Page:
An all-female squad to police the Sarah Everard vigil was considered by Commissioner Cressida Dick (pictured)
An all-female squad to police the Sarah Everard vigil was considered by Commissioner Cressida Dick.
Britain's top police officer yesterday said she weighed up deploying only women due to 'sensitivities' over the death of Miss Everard, allegedly kidnapped and killed by a serving Met officer.
The Met Commissioner faced calls to quit after ugly scenes of officers arresting women at the March 13 vigil for the 33-year-old marketing executive in Clapham, south London.
She told the Commons home affairs committee she decided against the female support unit the day before the event.
She said: 'It was not practical for us to do that at short notice. And secondly, hugely divisive among my people.
'I have subsequently taken a straw poll and men and women alike are really not keen on the idea that when you have a primarily female rally or protest that we will send only women. I do understand the sensitivities... that the images in that context looked very powerful.'
The Met Commissioner faced calls to quit after ugly scenes of officers arresting women at the March 13 vigil
Dick said she weighed up deploying only women due to 'sensitivities' over the death of Miss Everard, allegedly kidnapped and killed by a serving Met officer. Pictured: A protest following Everard's death [File photo]
When asked why there were so many male officers at the vigil, she said: 'It would be wrong to say that there was an unusual number of men there, far from it…
'Public order policing... can be quite messy, we are hands-on when we arrest people.'
The Commissioner said her officers came under sustained abuse from the crowd and described the hostility as the worst they had faced in their careers.
Dick said officers came under sustained abuse from the crowd at the vigil. Pictured: Floral tributes to Everard on Clapham Common [File photo]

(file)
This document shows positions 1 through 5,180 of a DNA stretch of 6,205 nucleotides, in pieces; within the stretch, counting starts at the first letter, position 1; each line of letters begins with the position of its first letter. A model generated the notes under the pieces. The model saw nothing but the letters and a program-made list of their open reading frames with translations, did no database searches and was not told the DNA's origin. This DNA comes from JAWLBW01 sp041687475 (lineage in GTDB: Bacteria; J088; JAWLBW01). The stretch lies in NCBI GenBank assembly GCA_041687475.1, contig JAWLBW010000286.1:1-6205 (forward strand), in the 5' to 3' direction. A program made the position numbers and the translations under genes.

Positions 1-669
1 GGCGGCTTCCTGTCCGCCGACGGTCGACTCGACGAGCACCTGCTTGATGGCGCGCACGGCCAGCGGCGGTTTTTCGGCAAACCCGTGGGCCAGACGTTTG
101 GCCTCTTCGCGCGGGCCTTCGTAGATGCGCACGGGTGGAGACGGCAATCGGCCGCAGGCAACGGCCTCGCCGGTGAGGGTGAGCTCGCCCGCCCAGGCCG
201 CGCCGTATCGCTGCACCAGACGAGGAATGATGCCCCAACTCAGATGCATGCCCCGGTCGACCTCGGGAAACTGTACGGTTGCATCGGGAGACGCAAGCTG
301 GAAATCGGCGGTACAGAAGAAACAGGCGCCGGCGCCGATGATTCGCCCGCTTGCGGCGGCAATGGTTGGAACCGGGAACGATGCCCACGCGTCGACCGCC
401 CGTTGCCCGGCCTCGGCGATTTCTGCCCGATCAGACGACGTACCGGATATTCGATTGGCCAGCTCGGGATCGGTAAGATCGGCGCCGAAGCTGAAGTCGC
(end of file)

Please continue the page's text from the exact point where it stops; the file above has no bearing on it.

Cressida Dick stands by investigation of 'credible' VIP paedophile ring claims by Carl Beech… even though he was jailed for the lies
Cressida Dick came under fire over her role in Operation Midland yesterday as she admitted 'many mistakes' were made but stood by her decision to investigate Carl Beech's 'credible' claims.
The Scotland Yard Commissioner told MPs public confidence in her force had been damaged by the disastrous multimillion-pound inquiry into an alleged VIP paedophile ring based on the lies of fantasist Carl Beech, known as 'Nick'.
During a grilling by MPs, the officer appeared unclear about her role in the scandal, claiming first that she left the force before Beech was interviewed by detectives before clarifying she was Assistant Commissioner at the time.
Dame Cressida apologised for the botched probe.
But she defended the decision to investigate Beech's claims, even though it turned out he was a 'very, very capable liar' who had the ability to 'lie in a credible manner', she said.
Her use of the word credible echoes former Detective Superintendent Kenny McDonald in 2014 when he said he and senior officers believed Nick's allegations to be 'credible and true'.
The Daily Mail's role in exposing the shambolic investigation was praised at the Commons home affairs committee hearing. Tory MP Tim Loughton said: 'Thank goodness the Mail has uncovered and revealed the full horror of this.'
He asked if Dame Cressida had presided over a cover-up.
She replied: 'I do not believe we have lost our moral compass, I don't believe that anything has been covered up. Operation Midland undoubtedly first of all had a huge impact on many individuals, and I regret that.
'It harmed people's sense of confidence in the police service generally and in particular the Met.'
She said it was 'hard to hear' the testimony of Lady Brittan, whose husband Lord Brittan was falsely accused of being in the ring.